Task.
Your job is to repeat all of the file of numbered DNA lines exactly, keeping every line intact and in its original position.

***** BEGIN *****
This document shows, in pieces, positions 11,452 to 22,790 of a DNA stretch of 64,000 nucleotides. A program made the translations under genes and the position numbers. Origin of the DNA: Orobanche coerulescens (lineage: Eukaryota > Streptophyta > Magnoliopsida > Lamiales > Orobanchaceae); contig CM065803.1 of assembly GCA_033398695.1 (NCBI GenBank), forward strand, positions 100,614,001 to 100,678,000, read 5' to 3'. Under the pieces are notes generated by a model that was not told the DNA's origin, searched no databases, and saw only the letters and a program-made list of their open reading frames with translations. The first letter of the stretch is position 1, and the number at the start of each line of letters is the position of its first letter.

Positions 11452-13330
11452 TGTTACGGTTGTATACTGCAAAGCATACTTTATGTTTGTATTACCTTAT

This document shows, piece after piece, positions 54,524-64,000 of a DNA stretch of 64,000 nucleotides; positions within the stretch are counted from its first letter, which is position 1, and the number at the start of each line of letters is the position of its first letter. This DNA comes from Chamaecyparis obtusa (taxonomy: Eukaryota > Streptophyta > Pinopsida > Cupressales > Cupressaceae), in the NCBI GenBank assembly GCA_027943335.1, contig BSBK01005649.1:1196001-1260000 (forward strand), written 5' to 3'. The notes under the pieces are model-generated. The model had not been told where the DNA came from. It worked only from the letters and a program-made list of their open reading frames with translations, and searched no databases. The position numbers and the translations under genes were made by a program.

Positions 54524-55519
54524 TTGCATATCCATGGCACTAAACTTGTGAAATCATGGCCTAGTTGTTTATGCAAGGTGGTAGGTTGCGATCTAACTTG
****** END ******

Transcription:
This document shows, in pieces, positions 11,452 to 22,790 of a DNA stretch of 64,000 nucleotides. A program made the translations under genes and the position numbers. Origin of the DNA: Orobanche coerulescens (lineage: Eukaryota > Streptophyta > Magnoliopsida > Lamiales > Orobanchaceae); contig CM065803.1 of assembly GCA_033398695.1 (NCBI GenBank), forward strand, positions 100,614,001 to 100,678,000, read 5' to 3'. Under the pieces are notes generated by a model that was not told the DNA's origin, searched no databases, and saw only the letters and a program-made list of their open reading frames with translations. The first letter of the stretch is position 1, and the number at the start of each line of letters is the position of its first letter.

Positions 11452-13330
11452 TGTTACGGTTGTATACTGCAAAGCATACTTTATGTTTGTATTACCTTAT

This document shows, piece after piece, positions 54,524-64,000 of a DNA stretch of 64,000 nucleotides; positions within the stretch are counted from its first letter, which is position 1, and the number at the start of each line of letters is the position of its first letter. This DNA comes from Chamaecyparis obtusa (taxonomy: Eukaryota > Streptophyta > Pinopsida > Cupressales > Cupressaceae), in the NCBI GenBank assembly GCA_027943335.1, contig BSBK01005649.1:1196001-1260000 (forward strand), written 5' to 3'. The notes under the pieces are model-generated. The model had not been told where the DNA came from. It worked only from the letters and a program-made list of their open reading frames with translations, and searched no databases. The position numbers and the translations under genes were made by a program.

Positions 54524-55519
54524 TTGCATATCCATGGCACTAAACTTGTGAAATCATGGCCTAGTTGTTTATGCAAGGTGGTAGGTTGCGATCTAACTTG